By Gary HodgsonI recently stumbled onto what probably is the most important discovery of our century. It’s nothing insignificant like the fountain of youth, a cure for the common cold or intelligent life on Mars (or in Washington DC). Nope, I’ve recently discovered something. I’ve discovered the secret to a long, happy marriage. If couple contemplating marriage will follow my directions, they will know immediately if they are marrying the right person. My secret? A SQUEEZE CHUTE!
Yep, those hinged, noisy, finger-pinching, knuckle-rappin, labor saving devices mark the hidden path to marital bliss. Forget showers for the prospective bride that only give her the impression that her towels will always match and her life will always have a place for a cappuccino machine. Discontinue bachelor parties where the groom gets the idea he’ll still be able to get together with his buddies once in a while to have a wild ‘boys night out’ without suffering dire consequences.Instead of these time-honored and totally misleading traditions, here’s my plan. Weeks before the wedding, before the invitations have been printed and the church reserved, assemble the bride, groom, and about 70 uncooperative crossbred cows and one of the industry’s best squeeze chutes. The goal: with no outside help, let the two lovebirds process the cattle through the chute. Once this has been done, if they’re still speaking to each other, this marriage will last. In short, all the problems a couple can encounter in life will be addressed right then and there.
First, there’s the question of authority. Who will be in charge? The boss, you see, gets to run the chute. The submissive partner brings the cattle up the alley to the chute.Once that issue has been addressed, there’s the question of forgiveness. There’ll be one old cow that does not want to go up the alley to the chute. She fights, bellers, and flings all kinds of bodily fluids over the one trying to coax her up the alleyway. Finally, after risking life and limb, the cow charges up the alley and right out of the chute. The ‘boss’ on the head gate will likely miss her. How’s the old forgiveness test going?
Also there are lessons concerning compatibility to be learned. An aggressive ‘type A’ personality on the chute won’t be satisfied with the performance of a laid back ‘type B’ bringing the cattle up. Hollering ‘more cattle’ about 11 times usually brings a premature halt to the test proceedings.I know this system works. Not that long ago, I helped my oldest daughter and her husband work cattle at their feedlot. I was impressed at how well they worked together all day long. He runs the chute; she always has one ready to enter. Those two will make it way past Valentine’s Day.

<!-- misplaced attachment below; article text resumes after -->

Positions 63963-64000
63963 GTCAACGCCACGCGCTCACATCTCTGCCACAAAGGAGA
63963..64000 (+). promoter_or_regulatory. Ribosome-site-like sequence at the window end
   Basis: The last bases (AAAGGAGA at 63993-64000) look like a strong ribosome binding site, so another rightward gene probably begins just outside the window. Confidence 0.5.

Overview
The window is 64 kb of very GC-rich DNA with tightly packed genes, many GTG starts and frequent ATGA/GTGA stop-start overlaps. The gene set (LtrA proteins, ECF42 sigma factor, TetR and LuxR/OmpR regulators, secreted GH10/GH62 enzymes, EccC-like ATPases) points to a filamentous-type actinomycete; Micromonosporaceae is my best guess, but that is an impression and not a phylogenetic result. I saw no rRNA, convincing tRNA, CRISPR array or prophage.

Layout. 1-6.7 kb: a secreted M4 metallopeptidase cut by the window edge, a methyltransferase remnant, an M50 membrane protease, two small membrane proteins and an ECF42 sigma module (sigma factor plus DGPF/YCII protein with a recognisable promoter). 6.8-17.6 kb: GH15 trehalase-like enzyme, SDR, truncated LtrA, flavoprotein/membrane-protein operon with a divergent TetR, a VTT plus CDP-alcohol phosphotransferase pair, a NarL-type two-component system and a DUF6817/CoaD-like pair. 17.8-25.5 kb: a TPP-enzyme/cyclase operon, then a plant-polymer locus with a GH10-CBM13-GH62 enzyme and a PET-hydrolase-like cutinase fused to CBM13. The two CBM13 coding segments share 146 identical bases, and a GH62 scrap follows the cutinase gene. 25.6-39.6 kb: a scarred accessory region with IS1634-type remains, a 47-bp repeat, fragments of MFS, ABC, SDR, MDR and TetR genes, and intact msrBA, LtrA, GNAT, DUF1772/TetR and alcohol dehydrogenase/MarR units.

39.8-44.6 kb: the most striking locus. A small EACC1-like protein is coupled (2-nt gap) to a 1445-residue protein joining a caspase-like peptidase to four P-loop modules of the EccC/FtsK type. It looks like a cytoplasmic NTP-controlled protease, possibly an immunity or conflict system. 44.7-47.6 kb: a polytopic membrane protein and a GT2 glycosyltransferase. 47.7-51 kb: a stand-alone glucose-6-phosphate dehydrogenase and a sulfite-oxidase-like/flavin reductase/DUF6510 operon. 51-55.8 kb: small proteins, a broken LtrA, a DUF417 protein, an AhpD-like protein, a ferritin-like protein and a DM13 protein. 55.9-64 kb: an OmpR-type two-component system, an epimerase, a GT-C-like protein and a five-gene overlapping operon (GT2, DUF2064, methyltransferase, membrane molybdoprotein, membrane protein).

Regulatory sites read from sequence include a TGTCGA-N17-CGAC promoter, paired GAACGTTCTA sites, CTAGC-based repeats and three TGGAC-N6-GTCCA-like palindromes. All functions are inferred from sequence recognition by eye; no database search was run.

My first wife and I worked cattle together. That’s probably why I must distinguish between the first and second when speaking of wives. My present partner in life and love helped me put 400 yearling heifers through a chute on one of our dates. Any gal who could stand that is okay by my book. I ran the chute, but she told me how. That’s pretty much our system and it’s a good one.So the next time you see a couple looking all gooey-eyed at each other, don’t buy them a toast, get’em a squeeze chute instead.
My first 'date' with Ryan included repairing a fence for a local rancher when a major storm blew in. Did I mention the horse was loaded in stock racks in the back of the truck. And it began to hail. Second date included roping the meanest, craziest 'calf' 800 pound bull, and Ryan caught him about the time he was leaping over the edge. Ryan sent me after the truck and trailer, I rode up the hill thinking he never asked if I could drive a standard, which I could! And he was sitting at the top of a bluff wondering the same thing!!! And when working cattle there are many times it doesn't go smoothly, including the time I tackled the bottle calf only to step in a ditch-line and to this day I will still say I broke something in my foot. But the point is you have to be able to forgive and still love each other when it's all over with!